It never ends. The Washington Post is now reporting yet another oddity on Supreme Court Justice Clarence Thomas' legally mandated financial disclosures. Since 2006 Thomas has reported somewhere between $270,000 and $750,000 from a family real estate company called Ginger, Ltd., Partnership.
That's a good chunk of change, and the catch? Thomas and his wife shuttered Ginger, Ltd., in 2006. It doesn't exist. Thomas has earned up to $750,000 over the last 17 years from a ghost company.
The Post is able to explain what's likely happened here. In 1982, Ginni Thomas' now-deceased parents formed Ginger, Ltd., as a Nebraska real estate company, collecting rent from two residential developments. That company ceased to exist in 2006; a new company named Ginger Holdings, LLC was formed with the same business address, with Ginni Thomas' sister Joanne Elliot listed as the manager. The assets of the former company were transferred to the new one.
Ginni Thomas, notably, "is not named in state incorporation records" for the new company, reports the Post.
That's where the Post's answers end and the questions begin. Contacted by the Post, Joanne Elliot suggested the reporters call Ginni Thomas for information about the company "before hanging up," which is an odd response from the alleged head of the company. So what's going on?
The most obvious presumption would be that the company was restructured into an LLC for mercurial legal reasons, closing shop and reopening with Joanne Elliot as the manager while distancing sister Ginni Thomas.
Ginni continued to make regular profits from the company. Justice Thomas, however, never bothered to update the new company status—and hasn't updated it in the nearly 20 years since the original company shuttered.
If that sounds familiar, it's because it is. The Post notes that this error is "among a series of errors and omissions that Thomas has made on required annual financial disclosure forms over the past several decades," ones that "raised questions about how seriously Thomas views his responsibility to accurately report details about his finances to the public."
That's not a great use of the raising questions trope, from the Post. There aren't "questions" to be had how Thomas views his legal responsibilities in public reporting his financial dealings while on the bench.
Thomas, a sitting justice of the Supreme Court, did not disclose the sale of his mother's Georgia home to a hard-right Republican billionaire who has been plying that justice and his wife with lavish vacation getaways for years. He did not disclose that billionaire Harlan Crow literally purchased from Thomas the house his mother resides in, or that Crow spent a five-figure sum on renovating the property, or that Crow appears to have let Thomas' mother remain in the house despite the sale, or that Crow reportedly purchased the property with the intent of building a museum honoring Thomas.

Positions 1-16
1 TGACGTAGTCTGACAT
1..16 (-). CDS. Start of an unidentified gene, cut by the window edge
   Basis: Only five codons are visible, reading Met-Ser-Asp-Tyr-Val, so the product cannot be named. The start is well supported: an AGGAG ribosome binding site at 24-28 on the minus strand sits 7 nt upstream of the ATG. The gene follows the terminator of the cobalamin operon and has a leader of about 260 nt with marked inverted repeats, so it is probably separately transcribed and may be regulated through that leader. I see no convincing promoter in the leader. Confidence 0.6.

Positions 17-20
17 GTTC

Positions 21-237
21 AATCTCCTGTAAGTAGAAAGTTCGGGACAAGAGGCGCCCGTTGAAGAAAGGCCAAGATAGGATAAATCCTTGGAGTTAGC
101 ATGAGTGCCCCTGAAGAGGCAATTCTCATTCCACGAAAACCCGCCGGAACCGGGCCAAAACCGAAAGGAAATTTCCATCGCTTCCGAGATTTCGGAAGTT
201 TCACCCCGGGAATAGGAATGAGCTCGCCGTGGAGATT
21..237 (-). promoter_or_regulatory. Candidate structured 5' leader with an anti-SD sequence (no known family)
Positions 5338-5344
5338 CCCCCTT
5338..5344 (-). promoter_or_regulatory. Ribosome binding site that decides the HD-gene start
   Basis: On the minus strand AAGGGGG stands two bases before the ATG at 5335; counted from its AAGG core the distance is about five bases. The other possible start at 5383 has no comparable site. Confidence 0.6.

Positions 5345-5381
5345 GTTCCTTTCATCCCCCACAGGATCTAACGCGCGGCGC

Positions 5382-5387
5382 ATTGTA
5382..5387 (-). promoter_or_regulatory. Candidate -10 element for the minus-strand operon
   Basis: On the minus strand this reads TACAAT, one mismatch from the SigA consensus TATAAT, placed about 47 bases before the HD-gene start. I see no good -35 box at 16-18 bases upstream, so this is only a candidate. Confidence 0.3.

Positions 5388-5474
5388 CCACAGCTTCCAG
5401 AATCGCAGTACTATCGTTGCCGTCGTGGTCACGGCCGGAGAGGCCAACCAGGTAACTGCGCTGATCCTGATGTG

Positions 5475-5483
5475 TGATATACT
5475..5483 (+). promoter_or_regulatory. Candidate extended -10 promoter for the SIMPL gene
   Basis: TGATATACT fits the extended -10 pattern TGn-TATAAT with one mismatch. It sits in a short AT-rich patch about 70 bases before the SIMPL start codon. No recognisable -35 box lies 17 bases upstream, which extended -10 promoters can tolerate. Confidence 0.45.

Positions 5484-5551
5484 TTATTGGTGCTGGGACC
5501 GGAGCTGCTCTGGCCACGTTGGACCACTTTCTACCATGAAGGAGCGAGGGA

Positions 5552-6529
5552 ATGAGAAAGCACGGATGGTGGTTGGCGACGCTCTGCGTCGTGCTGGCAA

There's no plausible way that Clarence Thomas can claim that he believed a real estate transaction in which notorious Republican political activist Crow purchased property from him for the purposes of building a museum about him didn't require legal disclosure. The whole point of judicial disclosures is to publicly ensure wealthy Americans are not tipping courtroom scales by doing expensive favors for the justices deciding each issue; "purchased my home to build a museum celebrating how great I am" is about as overt a favor as it's possible to imagine.
It's not a question of whether Thomas is taking his legal disclosure responsibilities seriously. He self-evidently isn't. Thomas has continually misrepresented income or flat-out omitted it from his disclosures and, when caught, continually claims either incompetence in filling out the forms or sniffed that the lavish vacations and other perks offered to him free of charge are not disclosable gifts because he and the billionaire Republican political activist are pals.
Clarence Thomas is ostensibly a justice of the Supreme Court. If there is anyone in America with access to legal advice about how government forms ought to be filled out, it is him. If it is truly beyond him to fill out a few legally mandated government forms without making countless mistakes, he has no business writing up judicial decisions in which he decides what U.S. laws mean for everybody else.
As we have all seen, Supreme Court justices are held to lower ethical standards than anyone else in government—or, at least, these current nine are. It is almost literally impossible for a justice to break ethics rules, and yet somehow Thomas continues to brazenly ignore one of the few remaining ethical requirements.
"The wealthy political activist who pays for my vacation getaways purchased a house from me in order to build a museum to me" is out of bounds even if Crow wasn't letting Thomas' mother keep living in the place. That's comic book levels of crooked. I mean, for f---s sake.
Clarence Thomas’ lavish vacation getaways are so corrupt, even Republicans think they're bogus
Billionaire Harlan Crow bought property from Clarence Thomas. The justice didn’t disclose the deal
The next chapter in the Thomas-Crow Affair: Shady real estate deals putting money in Thomas' pocket